Schultz Dentistry: Different ways to avoid work-related musculoskeletal disorders part 2

As we all have known, work-related musculoskeletal disorders or MSDs and injuries have been reported as the number one cause of early retirement dental professionals. If you want to enjoy the perks of being a dentist or dental hygienist for years or decades, it is smart to do all possible things that can help you avoid MSDs and to attain a pain-free dental practice.

In the last few days, we have been talking about the significant role that ergonomics play in achieving a pain-free dental practice. We've talked about the different types of MSDs, the different signs and symptoms to watch for and also a few effective ways to avoid them such as using the right hand instruments, ensuring proper lighting, doing regular exercise and stretching, observing proper finger temperatures, and using the right magnification device like Schultz loupes. Today, we are going to uncover some other things that you can do to avoid or at least minimize your risks to MSDs.

Dental Office

There are a few postural techniques that can help you get rid of MSDs. Here are some of them.

Operator posture

One is to maintain an erect and neutral posture. Make sure that the natural curve of your lower back is maintained when sitting down. This can prevent or minimize lower back pain and injury.

As much possible, work close to your body. The farther you extend your arms, the more muscles are at work. Using the right pair of dental loupes can help you maintain a healthier operator posture and minimize lower back and neck pain.

Dental Chair

Operator chair

Using an adjustable saddle-style operator stool with lumbar, thoracic and arm support can help promote natural low back curve. Adjust the height of the chair to a comfortable level.

Adjust illumination device

Try to adjust the placement of the light to attain optimal illumination. Better off, use a dental headlight to illuminate the operating field. As compared to the overhead light, dental headlights are easier to adjust and are more efficient. They can help promote better working posture as well.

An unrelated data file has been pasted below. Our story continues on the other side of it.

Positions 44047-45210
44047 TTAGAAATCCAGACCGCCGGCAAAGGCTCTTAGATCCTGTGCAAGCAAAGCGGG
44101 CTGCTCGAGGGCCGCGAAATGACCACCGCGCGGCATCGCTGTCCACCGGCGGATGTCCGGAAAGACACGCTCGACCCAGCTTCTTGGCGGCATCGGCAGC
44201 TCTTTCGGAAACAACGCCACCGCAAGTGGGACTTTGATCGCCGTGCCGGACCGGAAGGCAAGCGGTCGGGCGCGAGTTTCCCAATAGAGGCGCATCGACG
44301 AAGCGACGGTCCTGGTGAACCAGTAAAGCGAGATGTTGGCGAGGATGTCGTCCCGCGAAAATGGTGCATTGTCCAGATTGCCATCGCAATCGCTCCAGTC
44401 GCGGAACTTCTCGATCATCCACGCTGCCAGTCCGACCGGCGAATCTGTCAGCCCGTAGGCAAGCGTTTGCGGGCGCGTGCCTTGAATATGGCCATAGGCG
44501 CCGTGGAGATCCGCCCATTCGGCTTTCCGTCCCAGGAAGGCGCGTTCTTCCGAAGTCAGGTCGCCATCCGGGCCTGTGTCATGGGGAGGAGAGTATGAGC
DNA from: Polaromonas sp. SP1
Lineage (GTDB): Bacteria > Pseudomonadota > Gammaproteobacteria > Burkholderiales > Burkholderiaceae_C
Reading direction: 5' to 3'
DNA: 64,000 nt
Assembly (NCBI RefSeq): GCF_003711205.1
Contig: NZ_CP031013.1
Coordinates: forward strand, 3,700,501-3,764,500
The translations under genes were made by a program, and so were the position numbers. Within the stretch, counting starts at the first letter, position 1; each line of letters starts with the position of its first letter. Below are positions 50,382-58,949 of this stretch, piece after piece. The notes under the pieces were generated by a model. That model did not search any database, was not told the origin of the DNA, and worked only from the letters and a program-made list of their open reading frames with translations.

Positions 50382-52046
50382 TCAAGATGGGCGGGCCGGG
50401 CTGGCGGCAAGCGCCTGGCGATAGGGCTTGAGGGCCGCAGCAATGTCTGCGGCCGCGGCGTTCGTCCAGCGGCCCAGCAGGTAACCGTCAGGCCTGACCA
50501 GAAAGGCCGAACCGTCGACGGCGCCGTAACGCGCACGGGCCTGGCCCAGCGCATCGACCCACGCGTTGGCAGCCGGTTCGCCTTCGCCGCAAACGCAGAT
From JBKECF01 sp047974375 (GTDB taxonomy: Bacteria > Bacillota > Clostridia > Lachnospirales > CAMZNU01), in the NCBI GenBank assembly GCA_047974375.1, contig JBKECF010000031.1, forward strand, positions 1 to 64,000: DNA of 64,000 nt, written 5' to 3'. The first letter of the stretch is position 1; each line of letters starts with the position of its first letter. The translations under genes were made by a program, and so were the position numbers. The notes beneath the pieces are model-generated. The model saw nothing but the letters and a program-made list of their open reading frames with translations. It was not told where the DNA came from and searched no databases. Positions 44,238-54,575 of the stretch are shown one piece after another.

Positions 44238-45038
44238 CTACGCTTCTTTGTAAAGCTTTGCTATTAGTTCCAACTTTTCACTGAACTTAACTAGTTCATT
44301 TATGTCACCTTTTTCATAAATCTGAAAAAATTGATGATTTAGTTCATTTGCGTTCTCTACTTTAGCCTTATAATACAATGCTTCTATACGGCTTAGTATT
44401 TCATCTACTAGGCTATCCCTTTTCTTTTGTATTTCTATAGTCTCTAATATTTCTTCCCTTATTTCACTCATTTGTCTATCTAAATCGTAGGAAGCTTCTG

Avoid wrist and finger problems

Avoid or at least minimize wrist and finger movements to get rid of wrist and finger problems. Excessive wrist and finger movements, as well as too much forceful exertion, can lead to strained wrists and fingers.

Dental Office

Dental tools positioning

Make sure every dental tool, device, and instruments you need are within easy reach. Avoid reaching across the body or twisting your body too much as this can lead to low back pain.

Shift working positions

Consider alternating different work positions such as standing, sitting, above the patient, and side of the patient. Each work position uses different muscle groups. Static postures like when you are just using a single work position all throughout the day can be too much workload for a single group of muscles to handle.

To avoid straining only a single group of muscles, try alternating to different positions and share the workload with the other groups. It allows the other groups of muscles to relax and rest while you are using one group. 


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